Katie x

PS I know cost plays a really significant role in the way we all eat, so I am thinking a follow up post on ethical eating on a budget might be in order. What do you reckon?

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The Things We Eat

(A super yummy dinner from last week; mushrooms baked with basil pesto and parmesan, salad and rockmelon.)

We’ve been thinking about food a lot lately. Our food choices have a big impact on our health, our lifestyle and our footprint on the earth and we believe that fresh, local produce and good, real stuff cooked from scratch is what’s best for us and what’s best for this big, beautiful planet. Unfortunately, it’s not always easy. Like lovely Kate said in this great post, “unless you prioritise food, the more often you end up taking short cuts and finding yourself with some not so great food habits”. We’re guilty of that. Lately we really haven’t made food a priority and that’s something that needs to change.

Ideally we would like to grow as much as our own food as possible and source the rest from local (preferably organic) producers, but at the moment, 95% of the time our food comes from the supermarket. We’re terrible at planning our meals ahead and most nights we grab something easy from the shops on the way home from work. Supermarkets are cheap and convenient, but unfortunately in return for discount prices and long open hours, you get fruit and vegetables that have been sprayed with chemicals, picked too early, travelled long distances and left in refrigeration too long. As well as the quality of the produce being questionable, we don’t like the way the big supermarkets treat farmers (when you consider how cheap the supermarkets are selling produce, imagine how little the farmers are getting) and we believe the type of agriculture required to produce such vast, cheap quanties of food, is seriously bad news for the environment. We want to support local farmers who are focusing on growing real, nutritious, delicious food without the nasty chemicals, but when we shop at Coles and Woolies, we aren’t doing that.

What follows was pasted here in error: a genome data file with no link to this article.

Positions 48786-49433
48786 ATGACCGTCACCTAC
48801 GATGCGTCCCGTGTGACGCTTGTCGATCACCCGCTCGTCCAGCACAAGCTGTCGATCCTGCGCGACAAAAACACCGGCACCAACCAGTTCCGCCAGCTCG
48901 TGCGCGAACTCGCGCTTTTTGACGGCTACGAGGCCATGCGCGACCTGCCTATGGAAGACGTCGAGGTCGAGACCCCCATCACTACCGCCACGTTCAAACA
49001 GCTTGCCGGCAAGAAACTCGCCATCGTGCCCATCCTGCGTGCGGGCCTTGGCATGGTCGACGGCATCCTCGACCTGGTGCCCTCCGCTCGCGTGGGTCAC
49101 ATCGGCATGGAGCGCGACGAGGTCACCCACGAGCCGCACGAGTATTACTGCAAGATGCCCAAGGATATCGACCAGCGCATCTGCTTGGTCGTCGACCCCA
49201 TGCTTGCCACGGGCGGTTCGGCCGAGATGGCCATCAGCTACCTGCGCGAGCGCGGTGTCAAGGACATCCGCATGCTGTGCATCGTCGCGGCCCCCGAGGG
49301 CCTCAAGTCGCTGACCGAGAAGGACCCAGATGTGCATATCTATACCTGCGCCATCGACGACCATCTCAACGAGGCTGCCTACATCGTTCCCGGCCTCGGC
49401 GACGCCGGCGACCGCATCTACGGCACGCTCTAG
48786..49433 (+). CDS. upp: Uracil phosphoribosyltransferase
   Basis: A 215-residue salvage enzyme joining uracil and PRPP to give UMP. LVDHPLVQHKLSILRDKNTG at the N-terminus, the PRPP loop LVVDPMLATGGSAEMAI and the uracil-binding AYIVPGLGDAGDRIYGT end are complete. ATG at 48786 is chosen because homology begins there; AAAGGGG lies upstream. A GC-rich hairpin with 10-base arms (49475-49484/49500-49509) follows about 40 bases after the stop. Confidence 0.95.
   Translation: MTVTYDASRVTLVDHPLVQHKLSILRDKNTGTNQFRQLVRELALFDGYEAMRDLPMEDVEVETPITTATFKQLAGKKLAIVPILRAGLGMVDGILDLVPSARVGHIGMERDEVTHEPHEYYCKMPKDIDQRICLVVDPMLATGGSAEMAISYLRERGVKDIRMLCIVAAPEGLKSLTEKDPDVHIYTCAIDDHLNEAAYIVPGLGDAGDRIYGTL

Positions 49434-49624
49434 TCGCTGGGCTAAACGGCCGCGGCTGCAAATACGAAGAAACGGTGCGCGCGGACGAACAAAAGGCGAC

At this point in time we can’t grow much food for ourselves. Our backyard is tiny, the soil is poor and the sunshine is limited. Being self sufficient might not be an option right now, but that doesn’t mean we can’t shop and eat better. We realise that where we spend our money and what we choose to eat is entirely our own responsibility. We need to start supporting the food producers we believe in, making more time to visit local markets for produce, and going to places like the locally owned wholefoods store in place of a chain supermarket. Buying our groceries this way will likely be a little more expensive (and not as convenient) but we have to consider the greater cost of food from the supermarket. Spending a bit extra on our produce will hopefully also make us a bit more mindful of how we spend our money and the food we waste. Though we live on a very limited budget, sometimes we are quite wasteful. We buy too much of something when it’s super cheap or it seems like a good idea at the time, and then we don’t get around to eating the food before it goes bad. Hopefully buying better quality food will also make us less inclined to waste it (we hate to think how many pieces of supemarket fruit we have thrown out simply because they were tasteless and horrible!) So in the long run paying more for our fruit and veggies might not actually cost us much more at all.

We don’t expect to change our grocery shopping habits completely overnight (and we suspect there will always be some things we have to visit Coles and Woolies for) but it is something we are mindful of and something we are (slowly) working on.

Where do you buy your fresh produce from? Is this something you think about? Does where your food comes from matter to you? Do you have any tips for recovering supermarket addicts like us? We’d love to hear your thoughts!

Katie x

If you’re interested in finding out more about why we believe Coles and Woolies are bad news, this short video is a good place to start. Pretty scary stuff.